CTG Article Resources
by Ginger Hudson
Basics of Design for the home landscape
With the recent freeze, there may be an opportunity to re-design or re-plant your garden. Many more leaves are gone, and many more plants have frozen and been cut back than in the past two winters.
Gardeners now have a lot of wide-open space and unobstructed views to observe and imagine their new outdoor spaces.
Also, now would be a great time to expand the garden by removing some of that hard to maintain turf grass.
Where does a homeowner begin?
With a destination or focal point.
The destination is the main draw into the garden.
The destination or focal point could be the same thing. Or, just a focal point could be the place to which you gaze into the garden. If one spends a great deal of time looking out one particular window, where do you look and what would you like to see there?
Examples could be a specimen plant, something showy like a redbud; or a bench in a seating area; or a water feature or statue.
The next major element of the garden plan is the axis.
This is the imaginary line or guide that draws your eye to the destination or focal point.
Axes are formally straight lines or grids. But they can be curved as well. For instance, if your garden is small, a slight curve to a path will give the illusion of a larger garden.
A third major element in the garden is scale.
Scale is the proportional size of objects to each other. These elements could be plants to plants, plant or tree size to house, open space to garden space, or even the size of an art element to the size of the garden. In other words, a ten-foot tall, five-tier water feature would be out of scale in a small cottage garden in front of a single story small home.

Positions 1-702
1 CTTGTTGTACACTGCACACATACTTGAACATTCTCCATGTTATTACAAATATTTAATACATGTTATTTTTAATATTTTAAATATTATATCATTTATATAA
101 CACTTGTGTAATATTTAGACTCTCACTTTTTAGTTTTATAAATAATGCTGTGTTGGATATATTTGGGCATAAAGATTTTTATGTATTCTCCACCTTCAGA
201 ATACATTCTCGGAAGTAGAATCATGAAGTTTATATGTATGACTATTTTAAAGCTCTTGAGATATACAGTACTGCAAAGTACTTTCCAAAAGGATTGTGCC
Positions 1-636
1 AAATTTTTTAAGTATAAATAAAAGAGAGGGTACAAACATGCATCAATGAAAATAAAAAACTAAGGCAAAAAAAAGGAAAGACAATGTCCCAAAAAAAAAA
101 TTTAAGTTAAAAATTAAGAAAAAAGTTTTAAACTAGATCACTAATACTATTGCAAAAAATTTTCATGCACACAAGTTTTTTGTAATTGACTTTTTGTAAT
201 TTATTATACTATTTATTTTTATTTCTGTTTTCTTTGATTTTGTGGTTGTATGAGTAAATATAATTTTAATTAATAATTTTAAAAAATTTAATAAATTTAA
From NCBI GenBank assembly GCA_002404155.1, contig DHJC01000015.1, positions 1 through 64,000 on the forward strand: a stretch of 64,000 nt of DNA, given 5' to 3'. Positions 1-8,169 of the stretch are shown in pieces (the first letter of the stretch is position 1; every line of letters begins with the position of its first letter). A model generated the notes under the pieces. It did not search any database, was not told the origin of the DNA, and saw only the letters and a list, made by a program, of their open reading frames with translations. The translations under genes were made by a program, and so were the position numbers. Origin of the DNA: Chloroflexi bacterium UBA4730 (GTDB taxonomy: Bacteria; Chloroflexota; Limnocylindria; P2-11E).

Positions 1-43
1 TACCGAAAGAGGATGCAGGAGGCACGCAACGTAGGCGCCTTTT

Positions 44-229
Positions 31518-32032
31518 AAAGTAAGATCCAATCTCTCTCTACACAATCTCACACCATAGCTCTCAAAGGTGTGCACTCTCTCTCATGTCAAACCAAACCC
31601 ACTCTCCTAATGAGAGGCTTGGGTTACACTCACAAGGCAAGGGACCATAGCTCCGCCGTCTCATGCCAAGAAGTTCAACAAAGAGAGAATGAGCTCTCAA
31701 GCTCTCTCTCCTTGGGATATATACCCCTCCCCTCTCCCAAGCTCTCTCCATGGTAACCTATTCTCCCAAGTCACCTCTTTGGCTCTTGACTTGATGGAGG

What if a gardener is satisfied with their garden layout?
This is the time to be planting new trees, perennials and ornamental grasses. Folks that are new to central Texas may not realize this is the best time to plant here.
If plants were lost in the past two tortuous summers, or if any were lost in the recent hard freezes, here is an opportunity to bring some new plants and color into the garden.
If you just moved into a newly constructed home and have an uneventful landscape installed by the developer, now is a good time to start planning and re-planting.
Start with a small space in your landscape to renovate. One obstacle many homeowners have a hard time overcoming is seeing a huge yard and how much work that may encompass.
Consider plants that provide nectar and larval food sources for butterflies, and fruiting plants for birds.
When adding the new plants, allow them to make an impact by planting clusters, more than one of each plant. Save the single plant idea for a specimen, one that makes a lovely show, this could be the focal point mentioned earlier.
Since there were no hard freezes the previous two winters, many gardens may have become overgrown. If this was the case, maybe now you want to consider editing the garden. Editing may involve trimming, pruning, moving, transplanting or removing, items in the garden. This will make it easier for performing maintenance and it may give plants that need the space more room to thrive.
Article Type: Tip